The next event also involves my exploits in the O-2. My friend and I were on an IFR flight plan from White Plains, N.Y. to Shaw AFB, S.C. Somewhere in North Carolina we notice the line of thunderstorms across our intended flight path. We check the weather and find that they are between us and our destination. So we called Pope AFB, our alternate, and asked them for more infromation about the weather. They told us they didn't know as lightening just took out their radar!

I look out the window and right off our left wingtip at about 10 miles is Seymor-Johnson AFB. So we contact air traffic control and ask for clearance to Seymor-Johnson.

They tell us, "Turn left heading 090, squawk 0400, contact GCA controller on 271.9".

By the time I switched the radio I heard, "Well above glide slope, wheels should be down, " and I hastily configured the airplane for landing. Five minutes later, we touch down.

We contact the tower and clear at center field. Tower tells us to hold our position. We didn't have much choice; there was a jeep blocking our path. On the jeep was a .50 caliber machine gun manned my a military policeman who was pointing it at us. There were also several other MPs surrounding our aircraft pointing M-16s in our direction.

It seems that we arrived "unannounced" during the SAC ORI (operational readiness inspection). SAC takes things like this rather seriously.

As a show of good faith, we shut down the front engine. It took us about 10 minutes to convince them that we were indeed an Air Force aircraft, and that we weren't there to blow up the base.

The final event involves my C-141 days. It was April 5th, 19751. We were already on our umpty-umpth shuttle between Tan Son Nhut (Saigon) and who knows where. We were only 2 weeks into what turned into an 8 week road trip. The only thing is, at this point we didn't know when it would end. Eventually all but a handful of the total C-141 force would be involved with the evacuation and the subsequent resettlement, but that's another story.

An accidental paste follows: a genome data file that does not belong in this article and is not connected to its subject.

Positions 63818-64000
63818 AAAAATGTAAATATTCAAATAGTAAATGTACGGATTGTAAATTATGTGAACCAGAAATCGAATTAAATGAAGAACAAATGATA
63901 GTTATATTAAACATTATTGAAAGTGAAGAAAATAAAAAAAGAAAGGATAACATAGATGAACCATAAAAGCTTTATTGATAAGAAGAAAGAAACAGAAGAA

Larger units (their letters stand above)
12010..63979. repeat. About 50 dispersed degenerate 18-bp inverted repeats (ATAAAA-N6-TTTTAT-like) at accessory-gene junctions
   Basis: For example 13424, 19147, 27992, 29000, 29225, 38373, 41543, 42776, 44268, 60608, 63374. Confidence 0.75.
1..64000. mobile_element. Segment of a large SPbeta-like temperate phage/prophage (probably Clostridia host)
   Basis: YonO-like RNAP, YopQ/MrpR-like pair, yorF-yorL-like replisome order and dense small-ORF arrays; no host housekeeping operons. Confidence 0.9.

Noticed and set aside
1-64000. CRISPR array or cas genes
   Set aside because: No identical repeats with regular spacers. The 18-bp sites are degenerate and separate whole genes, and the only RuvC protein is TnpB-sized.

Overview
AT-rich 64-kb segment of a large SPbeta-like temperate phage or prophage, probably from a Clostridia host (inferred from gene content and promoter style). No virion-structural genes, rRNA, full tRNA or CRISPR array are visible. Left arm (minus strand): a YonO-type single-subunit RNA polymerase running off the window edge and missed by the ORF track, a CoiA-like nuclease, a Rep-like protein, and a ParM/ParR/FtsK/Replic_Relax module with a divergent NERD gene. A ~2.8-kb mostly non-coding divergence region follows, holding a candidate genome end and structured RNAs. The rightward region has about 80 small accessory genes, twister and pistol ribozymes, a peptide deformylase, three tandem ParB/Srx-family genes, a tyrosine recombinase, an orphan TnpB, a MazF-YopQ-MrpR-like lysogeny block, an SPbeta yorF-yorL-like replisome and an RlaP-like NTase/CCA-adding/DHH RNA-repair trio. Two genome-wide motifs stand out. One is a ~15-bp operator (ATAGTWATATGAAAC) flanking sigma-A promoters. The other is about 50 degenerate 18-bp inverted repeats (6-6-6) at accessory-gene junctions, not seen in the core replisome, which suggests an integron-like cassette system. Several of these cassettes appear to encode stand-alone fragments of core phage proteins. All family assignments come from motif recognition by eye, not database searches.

We were on the ramp at Saigon, and we have just finished loading the last of our scheduled 180 passengers. Along comes a Vietnamese Colonel, with his a Vietnamese Major assistant. The major has an M-16. It was casually pointed at us. From my position, I couldn't see if the safety was on. I really didn't want to find out. The Colonel has a request. "Could we find room for 18 more passengers?" We taxied out with 198* passengers. In the early going, this was a record number of people. As the days got shorter, more and more people were crammed on board until every flight had 200+ passengers.

Me? Bored? Never!

  1. I'm normally not this good with dates, but this was my 26th birthday, my horoscope read "Happy Birthday, Avoid arguments with men carrying automatic weapons".

    A lot of weird things happen on (or near) the anniversary of my birth:
    • For my 22nd it was "Bail a friend out of jail today"
    • My 25th was "Buy your wife $750 worth of jewelry".
    • Number 32 was "Break a nosewheel at Tinian. Lose one turn. Do not pass "GO." Do not collect $200".
    • Number 49 corresponded with a major software upgrade at work, closing on a house, and getting rear-ended on my way to the airport to be with my mother for her heart surgery.
    • Five-oh corresponded with my father's death
    • And 51 was the day I set myself up to get fired.
  Harry Houdini had October 31st, I have April 5th.